Employment: Employees who continue towork from home vs. back in the office

Education: Back to school adoption plans. Parents of unvaccinated school-aged kids (under 12) vs. the vaccinated world

Travel: Those who are still weary of travel vs those who are ready and able to travel

Consumer spending: Those who freely shop out of home, frequent stores and restaurants and entertainment establishments vs those who are still limiting crowd-gathering activities and partaking in more at-home spending

Why this matters for consumers

The enduring impact of living in a Covid-influenced world will touch on everyone’s financial decisions, spending patterns, and lifestyle choices. From a business perspective, keep an eye out on ritualized habits—as consumers will now firmly decide which pandemic-adopted behaviors will be mainstay routines

When inevitable surges in cases pop-up, social scenarios will test individual comfort zones and bring differences in mindsets front and center. As a parent of a school-aged child who is not yet able to become vaccinated, I am seeing this first hand: from varying back-to-school adoption plans; parents who require masks versus those who do not; and families who accept social invites to larger, indoor and outdoor public events versus those who do not. As differences in approaches linger, social circles may shift and evolve to reflect a coming together of compatible “moving-on mindsets.”

Why this matters for brands

A deep understanding and knowing your consumers will be critical to successful, one-to-one marketing efforts. Brands must stay aligned with the general trajectory and shift toward individuals and engagement while understanding and addressing the widened array of consumer situations, preferences, and needs.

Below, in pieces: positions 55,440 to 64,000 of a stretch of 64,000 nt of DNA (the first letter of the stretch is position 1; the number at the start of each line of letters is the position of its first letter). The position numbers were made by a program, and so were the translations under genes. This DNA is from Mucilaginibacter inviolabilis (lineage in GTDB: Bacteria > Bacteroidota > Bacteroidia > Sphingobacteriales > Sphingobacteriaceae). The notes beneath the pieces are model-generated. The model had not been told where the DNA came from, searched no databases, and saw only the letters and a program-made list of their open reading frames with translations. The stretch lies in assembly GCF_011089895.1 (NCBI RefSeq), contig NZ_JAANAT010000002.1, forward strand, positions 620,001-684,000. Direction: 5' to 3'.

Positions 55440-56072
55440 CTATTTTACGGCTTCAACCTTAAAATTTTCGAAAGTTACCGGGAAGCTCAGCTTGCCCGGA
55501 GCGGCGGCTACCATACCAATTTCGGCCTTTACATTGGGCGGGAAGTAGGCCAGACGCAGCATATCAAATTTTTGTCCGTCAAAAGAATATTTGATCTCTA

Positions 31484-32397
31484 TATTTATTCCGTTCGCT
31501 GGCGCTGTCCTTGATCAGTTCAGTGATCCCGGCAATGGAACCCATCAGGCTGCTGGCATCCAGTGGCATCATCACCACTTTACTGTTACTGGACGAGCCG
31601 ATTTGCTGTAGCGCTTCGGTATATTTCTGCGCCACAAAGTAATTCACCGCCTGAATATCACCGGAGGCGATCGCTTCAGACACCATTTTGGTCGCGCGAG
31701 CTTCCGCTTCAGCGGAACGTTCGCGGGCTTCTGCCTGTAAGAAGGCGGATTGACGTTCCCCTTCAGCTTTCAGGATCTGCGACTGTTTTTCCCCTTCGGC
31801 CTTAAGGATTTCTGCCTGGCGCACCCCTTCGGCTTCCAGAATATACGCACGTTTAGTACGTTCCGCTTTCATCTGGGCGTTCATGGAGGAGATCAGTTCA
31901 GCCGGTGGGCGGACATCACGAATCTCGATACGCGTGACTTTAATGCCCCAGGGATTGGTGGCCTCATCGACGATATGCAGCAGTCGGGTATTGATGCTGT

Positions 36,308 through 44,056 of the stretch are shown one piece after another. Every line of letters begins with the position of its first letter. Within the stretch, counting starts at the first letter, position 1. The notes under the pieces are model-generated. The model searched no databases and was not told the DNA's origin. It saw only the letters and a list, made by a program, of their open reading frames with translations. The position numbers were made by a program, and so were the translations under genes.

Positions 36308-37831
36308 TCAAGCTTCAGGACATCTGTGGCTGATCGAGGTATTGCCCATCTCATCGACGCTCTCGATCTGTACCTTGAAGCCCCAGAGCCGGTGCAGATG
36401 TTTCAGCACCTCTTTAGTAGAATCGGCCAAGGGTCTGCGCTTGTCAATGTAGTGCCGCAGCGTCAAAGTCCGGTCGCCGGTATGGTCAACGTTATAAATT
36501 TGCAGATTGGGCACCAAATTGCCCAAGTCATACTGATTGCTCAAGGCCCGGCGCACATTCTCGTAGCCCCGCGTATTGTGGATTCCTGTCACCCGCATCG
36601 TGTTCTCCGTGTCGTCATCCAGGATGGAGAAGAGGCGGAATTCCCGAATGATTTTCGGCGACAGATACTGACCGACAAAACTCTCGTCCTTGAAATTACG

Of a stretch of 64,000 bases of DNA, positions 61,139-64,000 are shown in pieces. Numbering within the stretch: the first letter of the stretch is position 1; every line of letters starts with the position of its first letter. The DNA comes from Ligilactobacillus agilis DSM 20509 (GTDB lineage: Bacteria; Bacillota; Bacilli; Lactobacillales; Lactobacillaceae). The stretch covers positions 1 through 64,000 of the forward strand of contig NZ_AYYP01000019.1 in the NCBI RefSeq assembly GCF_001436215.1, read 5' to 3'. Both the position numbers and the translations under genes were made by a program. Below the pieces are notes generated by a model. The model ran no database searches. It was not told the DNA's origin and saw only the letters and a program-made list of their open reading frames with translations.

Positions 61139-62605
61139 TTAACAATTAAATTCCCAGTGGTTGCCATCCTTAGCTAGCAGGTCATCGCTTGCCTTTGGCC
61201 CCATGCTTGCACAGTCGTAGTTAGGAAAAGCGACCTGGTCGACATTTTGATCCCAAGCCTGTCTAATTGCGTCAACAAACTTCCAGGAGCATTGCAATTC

It should be noted that an already concerning economic divide will grow even larger across insulated and constrained consumers. NielsenIQ data shows that 67% of all consumers report they have changed the way they shop due to COVID-19, and this figure is poised for further growth.

Why this matters for retailers

In the immediate future, sporadic instances of restricted living mandates will continue to be a disruptive force for many around the world. The most recent “pingdemic” in the U.K. illustrates this point.

Amidst the latest spread of the Delta variant, shelves were once again emptied out and retail was disrupted when over 600,000 people received the “ping” to self-isolate from the National Health Service (NHS) Covid Test and Trace app. The lingering strain and unpredictable threats ahead will continue to be a retail reality. 

Moving forward, retailers should expect regular disruption. Be prepared for the bullwhip effect (the increasing swings in inventory due to shifts in consumer demand). Operate with the expectation that employment disruptions will continue given the unpredictable nature of today’s job market. 

Online and omnichannel shopping will continue to pervade the retail world, particularly aligned to concerned shoppers with a reduced-contact mindset. Through this lens, the world will need an ecosystem of stores, online ordering, fulfillment, last-mile delivery, and supply chains that can execute flawlessly under any condition.

What’s next?

For consumers, brands, retailers, and industry players, “living with COVID-19” will require a stronger understanding of the spectrum of individual preferences that have emerged. If government strategies shift from formal mandates to recommended guidance for citizens, the path forward will truly be guided by the “moving-on mindsets” of today’s very polarized population of consumers. 

This article originally appeared in Supermarket News.